There’s a poster that hangs on the wall of my partner’s home. Five pencils lay in a row: four with their sharpened tips up and one, nestled in between, eraser’s head up. “Individuality,” it reads. “Don’t be afraid to be different.” It always makes me smile, but not in the way he thinks. Perhaps it’s our collective insistence on individuality that makes us one and the same?
That’s not a bad thing.
Some years ago, when I was living in Washington, D.C., I decided that I wanted to run a marathon. You know, to be unique in that way. Or at least as unique as each person participating in the more than 500 marathons taking place worldwide every year.
I was not too sure I could, however. I was as overweight as I ever was, with my commuter bike as my sole claim to a fitness routine. I had not run in years.
But once in my mind, I could not dislodge the thought. So I started my marathon journey where I could: behind a desk. I searched out running magazine articles for information on the right running gear (and bought the right socks, shoes, shorts, and shirts based on their advice, of course). I bought books on best practices in marathon training, specializing in the mental discipline and the role of positive thinking. I discovered maps and lists of the region’s training routes (which I dutifully biked, passing the city’s whole running population along the way, it seemed).
Eventually, perhaps I was still not so sure that my personal quest would be achieved alone, I decided that I would join a local training group. The one I joined had a unique selling proposition, mind you: run and walk your way to injury-free marathon success.
Despite the marathon myth of individual achievement, I found that this marathon training program, like so many others, relied heavily on groups. That is, we were encouraged to work with others to achieve our goals. Find the right pace group. Trust in proven mental and physical training methods during the week. Train with the group each Saturday morning. Enjoy each other — not your headphones — as a way to make it through the growing heat of the day.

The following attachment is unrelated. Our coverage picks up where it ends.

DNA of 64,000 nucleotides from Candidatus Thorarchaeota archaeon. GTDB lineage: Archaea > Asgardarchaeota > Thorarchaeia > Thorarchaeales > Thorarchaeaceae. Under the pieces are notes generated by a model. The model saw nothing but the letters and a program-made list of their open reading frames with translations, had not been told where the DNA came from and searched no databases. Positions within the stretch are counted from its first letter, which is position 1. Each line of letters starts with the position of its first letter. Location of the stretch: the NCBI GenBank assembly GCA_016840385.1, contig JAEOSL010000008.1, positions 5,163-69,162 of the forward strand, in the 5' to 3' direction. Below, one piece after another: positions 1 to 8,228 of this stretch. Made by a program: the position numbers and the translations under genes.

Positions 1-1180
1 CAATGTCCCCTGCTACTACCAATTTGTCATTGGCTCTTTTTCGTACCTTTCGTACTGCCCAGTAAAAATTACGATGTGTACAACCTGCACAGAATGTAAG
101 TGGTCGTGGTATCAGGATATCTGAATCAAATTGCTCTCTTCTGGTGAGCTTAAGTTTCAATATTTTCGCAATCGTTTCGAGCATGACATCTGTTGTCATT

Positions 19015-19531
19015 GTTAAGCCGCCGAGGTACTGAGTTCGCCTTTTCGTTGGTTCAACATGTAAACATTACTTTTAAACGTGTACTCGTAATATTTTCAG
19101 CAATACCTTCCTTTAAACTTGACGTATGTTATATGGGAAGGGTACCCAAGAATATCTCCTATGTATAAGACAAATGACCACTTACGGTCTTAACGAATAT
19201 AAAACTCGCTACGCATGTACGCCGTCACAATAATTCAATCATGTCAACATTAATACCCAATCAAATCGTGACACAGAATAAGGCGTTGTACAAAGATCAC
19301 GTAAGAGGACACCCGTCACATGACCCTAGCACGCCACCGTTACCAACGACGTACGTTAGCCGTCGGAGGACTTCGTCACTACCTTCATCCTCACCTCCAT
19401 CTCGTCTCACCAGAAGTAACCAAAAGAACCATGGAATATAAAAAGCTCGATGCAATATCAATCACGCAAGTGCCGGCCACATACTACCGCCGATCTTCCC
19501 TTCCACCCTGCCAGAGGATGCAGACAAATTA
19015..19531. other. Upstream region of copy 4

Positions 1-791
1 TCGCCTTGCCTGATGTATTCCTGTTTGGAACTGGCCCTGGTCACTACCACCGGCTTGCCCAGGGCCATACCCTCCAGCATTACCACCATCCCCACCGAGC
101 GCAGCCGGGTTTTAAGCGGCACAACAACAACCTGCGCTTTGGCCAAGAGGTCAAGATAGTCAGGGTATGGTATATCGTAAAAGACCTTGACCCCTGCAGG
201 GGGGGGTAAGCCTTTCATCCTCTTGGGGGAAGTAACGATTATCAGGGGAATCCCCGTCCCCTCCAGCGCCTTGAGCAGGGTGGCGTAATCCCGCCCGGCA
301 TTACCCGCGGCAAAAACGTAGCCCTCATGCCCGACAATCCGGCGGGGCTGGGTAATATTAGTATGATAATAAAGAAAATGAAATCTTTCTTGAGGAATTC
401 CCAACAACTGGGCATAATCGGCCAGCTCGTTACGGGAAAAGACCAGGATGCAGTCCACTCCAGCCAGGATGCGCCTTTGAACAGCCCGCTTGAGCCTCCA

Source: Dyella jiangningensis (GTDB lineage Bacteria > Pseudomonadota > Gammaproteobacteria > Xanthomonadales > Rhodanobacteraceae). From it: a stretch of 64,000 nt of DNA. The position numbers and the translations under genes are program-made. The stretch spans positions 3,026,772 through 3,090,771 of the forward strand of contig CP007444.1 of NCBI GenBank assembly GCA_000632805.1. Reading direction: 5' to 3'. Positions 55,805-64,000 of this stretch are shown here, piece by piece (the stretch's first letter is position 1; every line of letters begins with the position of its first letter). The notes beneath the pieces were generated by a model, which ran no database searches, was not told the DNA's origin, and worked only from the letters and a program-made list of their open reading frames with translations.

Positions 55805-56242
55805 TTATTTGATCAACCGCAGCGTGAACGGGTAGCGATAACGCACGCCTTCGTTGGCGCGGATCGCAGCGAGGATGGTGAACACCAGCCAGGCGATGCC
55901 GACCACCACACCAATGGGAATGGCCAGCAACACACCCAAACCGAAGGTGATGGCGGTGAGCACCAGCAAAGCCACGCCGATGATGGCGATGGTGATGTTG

There’s no denying that each of us came with other interests that set us apart. But there wasn’t an exhortation to “be different.” Instead, we were to find the ties that bind us and hold on to them to pull each other along.
And that’s how we did it for months. Groups of us — mine not especially fast, mind you — running along the trails of metropolitan Washington, D.C.
At the end of that summer, I ran the Virginia Beach Rock-and-Roll Half Marathon, back near my hometown. There, too, were my fellow “rugged individuals” making their way through the streets together. Of course, we runners were not alone. Our families were there. Local bands were set up along the route. Volunteers staffed stands from start to finish, passing out water, aid, and high fives to runners in need. And then there were the cheering crowds, local folks who just wanted to be there because it felt good to drink, jam, jump, and shout as all those dreams flowed by.
These days, my races tend to be behind a desk. My fingers run across the keyboard as the clock ticks and tocks. I usally do this for work and, as you’ll remember from my last entry, for this month’s novel-writing marathon. I am as slow at this race as I was at that earlier one, mind you. Run. Walk. Run.
But in all this daring to be different, perhaps we need to take a moment to celebrate the crowd. Of being one among thousands. One and the same.
This week, be daring! Run that race.